- The Washington Times - Wednesday, December 16, 2020

The Koch network’s political arm has picked a fight with Big Tech’s conservative critics by suing the Trump administration for access to records about the government crackdown on the tech sector.

Americans for Prosperity Foundation sued the Department of Commerce to force it to hand over any communications mentioning a slew of conservative Big Tech critics, including activists from the Media Research Center and the Internet Accountability Project.

AFPF’s lawsuit aims to reveal who influenced the Trump administration’s moves to strip legal liability protection from internet platforms such as Facebook and Twitter.

Overhauling the legal protection, which is enshrined in Section 230 of the Communications Decency Act, has been a top priority for President Trump.

“This lawsuit is about the public’s right to know the rationale behind Commerce’s efforts to amend Section 230, the bedrock law underpinning the success of the internet in the U.S. for over two decades,” said Jesse Blumenthal, who leads tech and innovation policy at the Stand Together coalition that includes AFPF.

“To make it clear that the lawsuit is not about personal attacks, AFPF has amended the complaint to remove the names of private individuals and groups. This effort is focused on the merits of the policy and preserving the internet as a place to promote free speech.”

The legal maneuver highlights the rift between Trump Republicans and the establishment GOP that the Koch network represents. The two sides are battling over reining in tech giants, which is one of the few major issues with bipartisan support on Capitol Hill.

The Koch network has been staunchly anti-Trump but did not work in opposition to his reelection and is now jockeying for influence in 2021.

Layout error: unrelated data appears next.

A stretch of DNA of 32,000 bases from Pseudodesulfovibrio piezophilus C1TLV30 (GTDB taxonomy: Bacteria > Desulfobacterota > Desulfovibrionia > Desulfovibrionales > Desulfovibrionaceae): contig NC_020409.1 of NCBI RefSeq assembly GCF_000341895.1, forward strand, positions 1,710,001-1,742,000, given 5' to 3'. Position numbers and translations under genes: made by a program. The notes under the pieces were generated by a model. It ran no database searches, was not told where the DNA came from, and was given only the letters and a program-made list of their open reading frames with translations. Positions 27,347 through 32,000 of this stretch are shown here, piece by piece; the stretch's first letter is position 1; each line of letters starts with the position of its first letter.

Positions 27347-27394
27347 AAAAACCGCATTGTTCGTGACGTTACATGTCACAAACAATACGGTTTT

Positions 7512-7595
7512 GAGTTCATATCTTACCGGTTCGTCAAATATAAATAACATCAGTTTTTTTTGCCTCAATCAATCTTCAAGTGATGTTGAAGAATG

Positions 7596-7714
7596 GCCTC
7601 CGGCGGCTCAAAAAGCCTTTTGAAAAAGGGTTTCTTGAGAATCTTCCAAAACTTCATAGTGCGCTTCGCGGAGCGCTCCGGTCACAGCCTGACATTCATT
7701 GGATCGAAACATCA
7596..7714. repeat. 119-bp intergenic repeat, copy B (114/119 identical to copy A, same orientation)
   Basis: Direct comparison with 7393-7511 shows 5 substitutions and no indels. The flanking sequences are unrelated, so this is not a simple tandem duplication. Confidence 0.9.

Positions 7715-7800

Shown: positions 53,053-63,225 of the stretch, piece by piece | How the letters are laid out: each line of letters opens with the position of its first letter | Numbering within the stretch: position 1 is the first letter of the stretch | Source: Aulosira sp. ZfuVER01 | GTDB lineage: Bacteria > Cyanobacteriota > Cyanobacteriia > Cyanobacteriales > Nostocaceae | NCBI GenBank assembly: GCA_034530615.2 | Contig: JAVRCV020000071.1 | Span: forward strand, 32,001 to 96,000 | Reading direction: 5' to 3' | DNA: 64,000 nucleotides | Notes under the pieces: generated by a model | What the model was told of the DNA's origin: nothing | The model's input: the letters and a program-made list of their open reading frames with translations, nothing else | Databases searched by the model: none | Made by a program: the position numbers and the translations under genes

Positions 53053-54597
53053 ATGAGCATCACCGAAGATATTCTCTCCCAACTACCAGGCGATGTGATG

Before filing the lawsuit, the libertarian Koch network worked for months to gain access to Trump administration officials’ communications about technology policy. In September, it honed in on two administration officials: Nathan Simington, who was later named to the Federal Communications Commission, and Adam Candeub, a Commerce Department official.

The Koch network sought all communications to and from Mr. Simington and Mr. Candeub that mentioned Section 230 and several Big Tech critics, including the Media Research Center, MRC Vice President Dan Gainor, and the Internet Accountability Project’s Mike Davis and Rachel Bovard.

When the Koch network did not get access to the records it wanted, it sued in federal court this week for records mentioning Mr. Gainor, Mr. Davis, Ms. Bovard and several others.

Mr. Gainor declined to comment on the litigation.

Ms. Bovard, an IAP senior adviser, said she had not seen the complaint but was disappointed in the hostile tactics of AFP.

“This FOIA request is designed to harass members of the Trump administration and conservatives who believe in reform of Section 230,” Ms. Bovard said. “Big Tech tyrants have too much power over free thought and information flow in America. The Trump administration took bold steps to hold these companies accountable to the government subsidy they receive, and AFP is punishing them for it.”

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